Confidence is an important factor in casino play. It can make the difference between a good player and a great one. But what exactly is confidence? And how do you develop it? We’ve put together an overview of what confidence is, how to spot it, and how you can use it to bet with more decisiveness on your next trip to the casino.
What is confidence?
Confidence is the belief in yourself and your abilities. It’s the feeling that you can accomplish whatever you set out to do. Confidence is one of the most important qualities you can have in your career and your day-to-day life.
Confidence, in a nutshell, is being steady under pressure or excitement. Confidence is the state of knowing you know something to be true about something. In simple terms, it’s realizing that you know things about your sport, your plans, or the stock market that you wouldn’t otherwise.
For example, if you played a round of pool and hadn’t thought to check the score, you might be feeling confident about your skills but unconfident about your pool. Confidence is the first step in becoming a successful gambler.
How to spot confidence in casino players
When you know how to spot confidence in casino players, you know who the winning players are. A confident casino player will be making eye contact with the dealers, the pit bosses, and the other players. Confidence combined with good bet sizing will increase your odds of losing money when playing and keep you in the game longer.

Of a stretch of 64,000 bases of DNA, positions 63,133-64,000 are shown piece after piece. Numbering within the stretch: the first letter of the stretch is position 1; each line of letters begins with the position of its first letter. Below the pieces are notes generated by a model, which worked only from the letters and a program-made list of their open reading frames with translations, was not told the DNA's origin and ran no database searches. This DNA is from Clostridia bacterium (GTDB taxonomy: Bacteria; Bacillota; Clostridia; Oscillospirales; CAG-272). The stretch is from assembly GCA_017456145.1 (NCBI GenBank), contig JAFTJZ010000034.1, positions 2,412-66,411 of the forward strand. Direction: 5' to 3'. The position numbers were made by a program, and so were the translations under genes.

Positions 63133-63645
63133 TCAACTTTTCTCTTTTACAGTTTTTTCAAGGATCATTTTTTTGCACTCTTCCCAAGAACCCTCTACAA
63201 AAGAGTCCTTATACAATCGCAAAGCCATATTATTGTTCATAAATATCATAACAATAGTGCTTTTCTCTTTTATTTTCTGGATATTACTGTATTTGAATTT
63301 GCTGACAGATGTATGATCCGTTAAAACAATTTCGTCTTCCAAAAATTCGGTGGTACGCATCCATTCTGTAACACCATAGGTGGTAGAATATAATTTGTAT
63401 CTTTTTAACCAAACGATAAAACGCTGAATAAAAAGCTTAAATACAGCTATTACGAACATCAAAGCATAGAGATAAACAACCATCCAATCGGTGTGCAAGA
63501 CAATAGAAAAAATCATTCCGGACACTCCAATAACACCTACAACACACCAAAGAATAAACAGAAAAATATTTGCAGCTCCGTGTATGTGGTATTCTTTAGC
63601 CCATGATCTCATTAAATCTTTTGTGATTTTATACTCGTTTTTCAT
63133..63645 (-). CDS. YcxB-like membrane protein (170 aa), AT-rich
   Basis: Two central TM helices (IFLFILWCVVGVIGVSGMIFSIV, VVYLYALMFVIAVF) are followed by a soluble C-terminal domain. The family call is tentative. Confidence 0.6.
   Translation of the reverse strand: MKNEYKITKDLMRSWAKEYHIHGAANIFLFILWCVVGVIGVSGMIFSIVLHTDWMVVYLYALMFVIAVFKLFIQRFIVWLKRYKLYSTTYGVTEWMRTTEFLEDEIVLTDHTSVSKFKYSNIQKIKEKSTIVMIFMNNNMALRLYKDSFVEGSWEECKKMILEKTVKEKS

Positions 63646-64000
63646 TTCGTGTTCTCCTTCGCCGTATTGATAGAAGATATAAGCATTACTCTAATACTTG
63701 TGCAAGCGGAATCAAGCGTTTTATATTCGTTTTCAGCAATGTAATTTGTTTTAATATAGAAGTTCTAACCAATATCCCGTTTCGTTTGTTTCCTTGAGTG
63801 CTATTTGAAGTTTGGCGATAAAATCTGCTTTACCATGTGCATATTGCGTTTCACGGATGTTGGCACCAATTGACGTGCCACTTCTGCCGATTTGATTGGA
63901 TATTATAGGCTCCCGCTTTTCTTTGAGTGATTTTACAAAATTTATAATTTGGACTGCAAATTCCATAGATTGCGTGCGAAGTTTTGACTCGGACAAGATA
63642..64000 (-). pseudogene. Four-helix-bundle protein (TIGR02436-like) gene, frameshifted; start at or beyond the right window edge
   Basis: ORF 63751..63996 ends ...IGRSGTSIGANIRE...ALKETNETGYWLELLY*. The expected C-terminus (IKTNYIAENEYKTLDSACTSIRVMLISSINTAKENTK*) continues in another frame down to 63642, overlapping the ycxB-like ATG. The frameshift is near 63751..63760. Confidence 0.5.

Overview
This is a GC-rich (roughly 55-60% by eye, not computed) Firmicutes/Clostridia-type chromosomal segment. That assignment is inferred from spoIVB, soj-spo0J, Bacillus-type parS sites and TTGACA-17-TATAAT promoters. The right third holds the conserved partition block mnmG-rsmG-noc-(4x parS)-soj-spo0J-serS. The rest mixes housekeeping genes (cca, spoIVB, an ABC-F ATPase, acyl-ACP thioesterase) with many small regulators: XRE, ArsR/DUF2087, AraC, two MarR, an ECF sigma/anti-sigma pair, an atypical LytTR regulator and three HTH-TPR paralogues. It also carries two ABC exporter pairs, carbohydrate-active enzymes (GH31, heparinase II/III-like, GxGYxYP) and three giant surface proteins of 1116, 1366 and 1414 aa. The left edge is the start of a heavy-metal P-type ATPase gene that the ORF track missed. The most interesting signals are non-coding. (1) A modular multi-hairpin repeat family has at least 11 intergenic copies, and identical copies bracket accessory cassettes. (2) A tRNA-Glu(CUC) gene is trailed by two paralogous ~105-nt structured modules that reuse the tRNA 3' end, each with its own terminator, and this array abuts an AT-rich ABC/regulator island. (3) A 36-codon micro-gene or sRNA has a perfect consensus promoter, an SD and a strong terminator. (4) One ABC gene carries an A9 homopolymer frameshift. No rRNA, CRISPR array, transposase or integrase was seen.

Confidence is about More Than Just Taking Action
When you play blackjack or poker in a casino, you are just that — an action.
How to develop your sense of confidence when playing at the casino
You are in control of your feelings. You can’t control the feelings of others, but you can control your feelings. Focus on what you do best and play to your strengths. When you have enough experience, you will have a good sense of your strengths and weaknesses. You will know what you’re good at and what you are not good at. Here are your strengths and weaknesses.
- You have the power to control the direction of your thoughts. You can think laterally, focus on facts and figures to establish your position, and control what others are telling you.
- You can locate and overcome obstacles and stay calm under pressure.
- You put in a good deal of time, energy and resources to become the best you can be.
- You have survived and thrived in critical situations before.
- You know what you have done and learned.
- You have flexible beliefs.
- You can think sideways and consider alternative sources of information.
- You like to guess (or maybe want to be right) and love throwing numbers out to see what happens.
- You prefer being right over playing well.
- You refuse to admit when you’re wrong over improving yourself.
- You roll your eyes when someone tells you you’re wrong.
- You prefer to share your secrets with no one except your spouse.
- You don’t want to stick around a casino long enough to discover that you weren’t the greatest when first entering.
- You normally delve into the minutiae of what you do instead of broader concepts.
- You didn’t get a great enough grade on your report card to get promoted.
- You stick by what you know instead of testing what you’re told.
- You reject reality more than others continuously tell you to do.